Peter Gower talks to us about John Watkins.
Well John Watkins, who gave the money for that first wing, as far as I understand had been in Kingston during the period when we were the capital, and that news that we were going to be the capital excited a lot of people because they realized that, wonderful as it was, there really wasn’t accommodation for many things.
So the empty hospital became the parliament building, the Summer Hill, opposite of the hospital, became offices and residences of civil servants. And people like John Watkins started making their money by building houses, good houses, for the members of parliament, or the civil servants who were coming in, and if you look to city records you’ll find Watkins name constantly appears in the early records of houses being built in the 1840s in Sydenham Ward.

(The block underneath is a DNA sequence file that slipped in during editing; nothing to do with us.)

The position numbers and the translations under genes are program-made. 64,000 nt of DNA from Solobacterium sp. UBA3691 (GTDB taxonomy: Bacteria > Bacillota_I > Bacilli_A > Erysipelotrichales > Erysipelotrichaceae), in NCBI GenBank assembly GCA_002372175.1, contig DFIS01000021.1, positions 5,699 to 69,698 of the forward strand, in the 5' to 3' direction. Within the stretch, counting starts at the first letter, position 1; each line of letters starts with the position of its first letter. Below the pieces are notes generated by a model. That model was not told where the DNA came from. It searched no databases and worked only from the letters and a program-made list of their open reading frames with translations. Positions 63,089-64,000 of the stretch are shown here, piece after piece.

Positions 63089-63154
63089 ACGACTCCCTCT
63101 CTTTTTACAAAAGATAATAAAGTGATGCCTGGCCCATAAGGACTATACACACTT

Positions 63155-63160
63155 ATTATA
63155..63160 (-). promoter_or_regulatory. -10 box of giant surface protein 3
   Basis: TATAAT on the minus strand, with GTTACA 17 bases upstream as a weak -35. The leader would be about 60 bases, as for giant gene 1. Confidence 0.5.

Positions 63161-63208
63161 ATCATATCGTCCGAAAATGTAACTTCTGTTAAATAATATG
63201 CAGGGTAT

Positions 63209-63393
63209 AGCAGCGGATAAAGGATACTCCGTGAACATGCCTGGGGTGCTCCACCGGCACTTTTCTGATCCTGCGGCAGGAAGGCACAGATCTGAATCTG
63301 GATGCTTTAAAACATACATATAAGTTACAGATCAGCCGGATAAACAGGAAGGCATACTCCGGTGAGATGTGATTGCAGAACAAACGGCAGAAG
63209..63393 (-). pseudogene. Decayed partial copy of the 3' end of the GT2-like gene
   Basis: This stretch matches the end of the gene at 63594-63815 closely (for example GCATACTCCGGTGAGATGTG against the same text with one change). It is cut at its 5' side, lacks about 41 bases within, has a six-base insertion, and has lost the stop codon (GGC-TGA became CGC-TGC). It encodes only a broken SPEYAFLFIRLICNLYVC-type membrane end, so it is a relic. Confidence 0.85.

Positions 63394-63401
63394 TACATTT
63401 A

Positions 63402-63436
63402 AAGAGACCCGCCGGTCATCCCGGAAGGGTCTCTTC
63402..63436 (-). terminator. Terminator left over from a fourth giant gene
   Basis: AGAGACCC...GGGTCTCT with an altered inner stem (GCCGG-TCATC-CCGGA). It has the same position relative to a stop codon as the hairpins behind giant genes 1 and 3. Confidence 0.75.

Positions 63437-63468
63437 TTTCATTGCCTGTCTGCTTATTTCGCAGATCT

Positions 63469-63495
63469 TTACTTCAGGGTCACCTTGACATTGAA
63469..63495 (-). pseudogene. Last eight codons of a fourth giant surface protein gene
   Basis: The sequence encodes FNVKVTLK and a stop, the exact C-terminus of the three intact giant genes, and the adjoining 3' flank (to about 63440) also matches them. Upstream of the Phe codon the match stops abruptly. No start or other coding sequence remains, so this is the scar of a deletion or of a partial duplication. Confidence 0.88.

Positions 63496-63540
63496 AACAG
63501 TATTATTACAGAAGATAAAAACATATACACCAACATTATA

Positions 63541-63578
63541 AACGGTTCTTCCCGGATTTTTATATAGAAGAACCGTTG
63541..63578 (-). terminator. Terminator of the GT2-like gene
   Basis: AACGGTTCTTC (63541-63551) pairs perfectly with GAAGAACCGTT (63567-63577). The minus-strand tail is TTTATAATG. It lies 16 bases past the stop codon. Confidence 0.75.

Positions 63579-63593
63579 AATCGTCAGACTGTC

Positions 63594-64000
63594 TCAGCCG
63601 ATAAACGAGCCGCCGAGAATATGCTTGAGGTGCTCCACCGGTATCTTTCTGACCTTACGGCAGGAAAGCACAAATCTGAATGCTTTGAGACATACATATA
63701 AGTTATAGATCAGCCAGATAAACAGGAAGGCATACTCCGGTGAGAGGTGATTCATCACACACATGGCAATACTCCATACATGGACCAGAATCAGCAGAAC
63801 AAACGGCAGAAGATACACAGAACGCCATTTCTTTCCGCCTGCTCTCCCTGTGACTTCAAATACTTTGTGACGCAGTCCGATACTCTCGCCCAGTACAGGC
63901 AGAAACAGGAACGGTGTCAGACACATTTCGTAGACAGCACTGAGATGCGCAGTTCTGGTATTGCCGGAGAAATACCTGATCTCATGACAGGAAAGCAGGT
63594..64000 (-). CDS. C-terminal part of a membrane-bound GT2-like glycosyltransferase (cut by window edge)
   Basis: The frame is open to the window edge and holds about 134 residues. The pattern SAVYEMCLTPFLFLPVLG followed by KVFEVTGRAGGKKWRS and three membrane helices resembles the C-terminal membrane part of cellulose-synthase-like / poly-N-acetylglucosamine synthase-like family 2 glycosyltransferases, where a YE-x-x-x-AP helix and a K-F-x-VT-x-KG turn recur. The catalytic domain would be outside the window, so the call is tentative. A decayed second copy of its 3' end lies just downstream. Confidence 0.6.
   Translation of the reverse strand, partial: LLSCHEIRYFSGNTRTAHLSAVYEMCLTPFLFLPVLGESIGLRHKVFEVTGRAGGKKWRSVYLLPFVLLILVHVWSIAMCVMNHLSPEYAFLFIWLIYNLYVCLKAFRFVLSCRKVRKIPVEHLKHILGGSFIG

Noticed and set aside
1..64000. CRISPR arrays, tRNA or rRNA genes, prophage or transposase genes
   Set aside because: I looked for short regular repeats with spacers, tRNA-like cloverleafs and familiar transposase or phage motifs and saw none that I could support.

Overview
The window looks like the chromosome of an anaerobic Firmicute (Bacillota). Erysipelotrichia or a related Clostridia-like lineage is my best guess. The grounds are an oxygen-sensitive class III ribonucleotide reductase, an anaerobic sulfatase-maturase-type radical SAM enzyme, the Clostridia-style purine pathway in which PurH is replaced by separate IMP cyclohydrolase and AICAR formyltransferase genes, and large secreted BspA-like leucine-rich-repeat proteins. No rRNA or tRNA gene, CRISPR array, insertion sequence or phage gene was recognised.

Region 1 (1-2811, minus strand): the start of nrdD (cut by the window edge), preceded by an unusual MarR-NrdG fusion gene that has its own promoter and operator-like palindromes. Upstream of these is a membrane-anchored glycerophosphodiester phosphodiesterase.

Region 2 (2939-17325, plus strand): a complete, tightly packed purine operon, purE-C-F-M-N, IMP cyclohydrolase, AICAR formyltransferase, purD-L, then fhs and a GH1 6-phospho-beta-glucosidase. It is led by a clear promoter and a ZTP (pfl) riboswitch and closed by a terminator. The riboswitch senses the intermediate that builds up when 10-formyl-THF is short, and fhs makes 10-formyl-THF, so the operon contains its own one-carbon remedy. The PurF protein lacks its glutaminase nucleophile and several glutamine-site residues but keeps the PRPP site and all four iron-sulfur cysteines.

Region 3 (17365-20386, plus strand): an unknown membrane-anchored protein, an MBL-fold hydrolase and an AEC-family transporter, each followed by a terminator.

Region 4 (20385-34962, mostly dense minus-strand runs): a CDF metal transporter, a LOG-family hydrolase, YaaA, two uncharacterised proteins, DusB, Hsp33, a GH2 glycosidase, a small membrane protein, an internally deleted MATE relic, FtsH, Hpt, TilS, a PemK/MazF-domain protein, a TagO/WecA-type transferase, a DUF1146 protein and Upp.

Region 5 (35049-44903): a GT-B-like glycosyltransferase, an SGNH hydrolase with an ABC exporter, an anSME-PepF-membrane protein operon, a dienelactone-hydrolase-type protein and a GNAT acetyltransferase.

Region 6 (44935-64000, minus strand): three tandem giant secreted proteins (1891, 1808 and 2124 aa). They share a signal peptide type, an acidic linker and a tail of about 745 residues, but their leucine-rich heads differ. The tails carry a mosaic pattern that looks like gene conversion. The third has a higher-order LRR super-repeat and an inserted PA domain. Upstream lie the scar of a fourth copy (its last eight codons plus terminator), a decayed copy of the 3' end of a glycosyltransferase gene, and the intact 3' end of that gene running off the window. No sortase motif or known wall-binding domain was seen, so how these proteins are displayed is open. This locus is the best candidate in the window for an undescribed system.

He obviously was a philanthropic because then in 1860 when they decided that the hospital needed an extension, needed to have more to it, he gave that money. Later on we know that he gave money to St. George’s Cathedral and he’s remembered there with now three stained-glass windows, and when they were lost in the 1899 fire they are amongst the first windows which were replaced. So then even a number of years after his death, he was still well remembered. So he’s one of those people that I think is very important in a nineteenth century city, or town when the city itself does not have that amount of money to spend, and it relies on individuals who have made their money and are willing then to be charitable in how they spend money.